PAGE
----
Because Travis loves yard work…or at least mowing the lawn, their yard always looks amazing. And Amy loves flowers, so she adds her special touches, and the effect of lovely. I can understand why they like being out there in the peaceful beauty of their back yard, because I have been there myself and it is very peaceful. Travis loves his yard work so much, and his yard tools too. In fact, that was never more evident than recently when he went out in the back yard and started using his leaf blower. there were no leaves to blow away, so Amy thought the picture was quite comical. Maybe it was, but I think it is also very much Travis. My guess is that while he wasn’t blowing leaves away, h might have seen some dirt or pine needles, and decided that the leaf blower was the best tool for the job. It’s as simple as that. Today is Travis birthday. Happy birthday Travis!! Have a great day!! We love you!!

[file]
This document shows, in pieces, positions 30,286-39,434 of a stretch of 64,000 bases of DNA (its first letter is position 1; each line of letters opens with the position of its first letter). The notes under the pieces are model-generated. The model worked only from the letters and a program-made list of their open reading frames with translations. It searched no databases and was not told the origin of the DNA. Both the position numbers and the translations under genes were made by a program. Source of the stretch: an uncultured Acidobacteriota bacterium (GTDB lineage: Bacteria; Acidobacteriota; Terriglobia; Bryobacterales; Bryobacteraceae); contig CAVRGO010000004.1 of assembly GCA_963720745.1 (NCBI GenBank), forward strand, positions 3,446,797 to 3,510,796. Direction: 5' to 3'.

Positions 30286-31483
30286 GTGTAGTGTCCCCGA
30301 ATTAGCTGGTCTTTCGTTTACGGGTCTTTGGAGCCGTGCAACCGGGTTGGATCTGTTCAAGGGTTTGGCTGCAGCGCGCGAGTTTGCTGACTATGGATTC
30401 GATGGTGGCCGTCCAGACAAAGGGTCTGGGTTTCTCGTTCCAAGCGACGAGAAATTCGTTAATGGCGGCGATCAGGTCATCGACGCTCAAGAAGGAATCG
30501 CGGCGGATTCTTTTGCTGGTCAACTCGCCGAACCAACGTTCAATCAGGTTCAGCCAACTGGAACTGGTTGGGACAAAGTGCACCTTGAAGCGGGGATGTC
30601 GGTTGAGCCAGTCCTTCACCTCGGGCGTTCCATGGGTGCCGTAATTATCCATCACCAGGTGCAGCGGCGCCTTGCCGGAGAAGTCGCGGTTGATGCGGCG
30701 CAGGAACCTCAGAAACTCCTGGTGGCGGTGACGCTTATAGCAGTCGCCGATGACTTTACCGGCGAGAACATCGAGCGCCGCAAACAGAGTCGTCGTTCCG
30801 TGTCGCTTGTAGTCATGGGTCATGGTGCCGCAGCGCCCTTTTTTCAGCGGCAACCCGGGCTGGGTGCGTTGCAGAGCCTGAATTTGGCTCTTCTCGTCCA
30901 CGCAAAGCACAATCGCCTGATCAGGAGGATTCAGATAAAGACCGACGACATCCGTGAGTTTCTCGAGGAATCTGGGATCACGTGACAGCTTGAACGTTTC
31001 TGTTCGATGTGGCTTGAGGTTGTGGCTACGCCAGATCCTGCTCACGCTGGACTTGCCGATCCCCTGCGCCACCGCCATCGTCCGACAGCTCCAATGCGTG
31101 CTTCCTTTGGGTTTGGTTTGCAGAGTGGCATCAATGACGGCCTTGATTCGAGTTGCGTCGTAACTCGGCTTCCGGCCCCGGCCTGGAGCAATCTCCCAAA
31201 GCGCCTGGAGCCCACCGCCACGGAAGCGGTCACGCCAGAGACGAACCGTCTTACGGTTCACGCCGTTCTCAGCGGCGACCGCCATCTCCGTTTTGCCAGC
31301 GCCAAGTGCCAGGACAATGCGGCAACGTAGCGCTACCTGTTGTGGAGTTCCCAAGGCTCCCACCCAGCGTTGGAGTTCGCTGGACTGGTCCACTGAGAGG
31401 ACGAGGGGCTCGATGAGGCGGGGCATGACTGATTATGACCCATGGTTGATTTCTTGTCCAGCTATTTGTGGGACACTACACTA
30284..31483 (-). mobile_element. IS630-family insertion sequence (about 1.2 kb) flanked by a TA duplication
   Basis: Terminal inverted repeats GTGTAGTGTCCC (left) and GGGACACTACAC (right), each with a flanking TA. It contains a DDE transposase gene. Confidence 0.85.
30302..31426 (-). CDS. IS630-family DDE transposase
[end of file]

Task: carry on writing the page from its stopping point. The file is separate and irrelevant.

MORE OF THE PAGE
My son-in-law, Travis Royce loves to mow the lawn. He always has. When he first told us that, we were surprised. I had never met anyone who truthfully enjoyed mowing the lawn. He used to mow our lawn when they lived in an apartment, just so he could have a lawn to mow. I think one of the things he never really liked about Wyoming was the shorter lawn growing season, because unlike mowing the lawn…he hates shoveling snow. I can’t really say that I blame him there, but I can’t see myself ever enjoying the job of lawn mowing. When Amy and Travis bought a house here in Casper, Travis finally got to mow his own lawn, but it was a small yard, and it didn’t take very long, so he didn’t really get to mow as much as he wanted.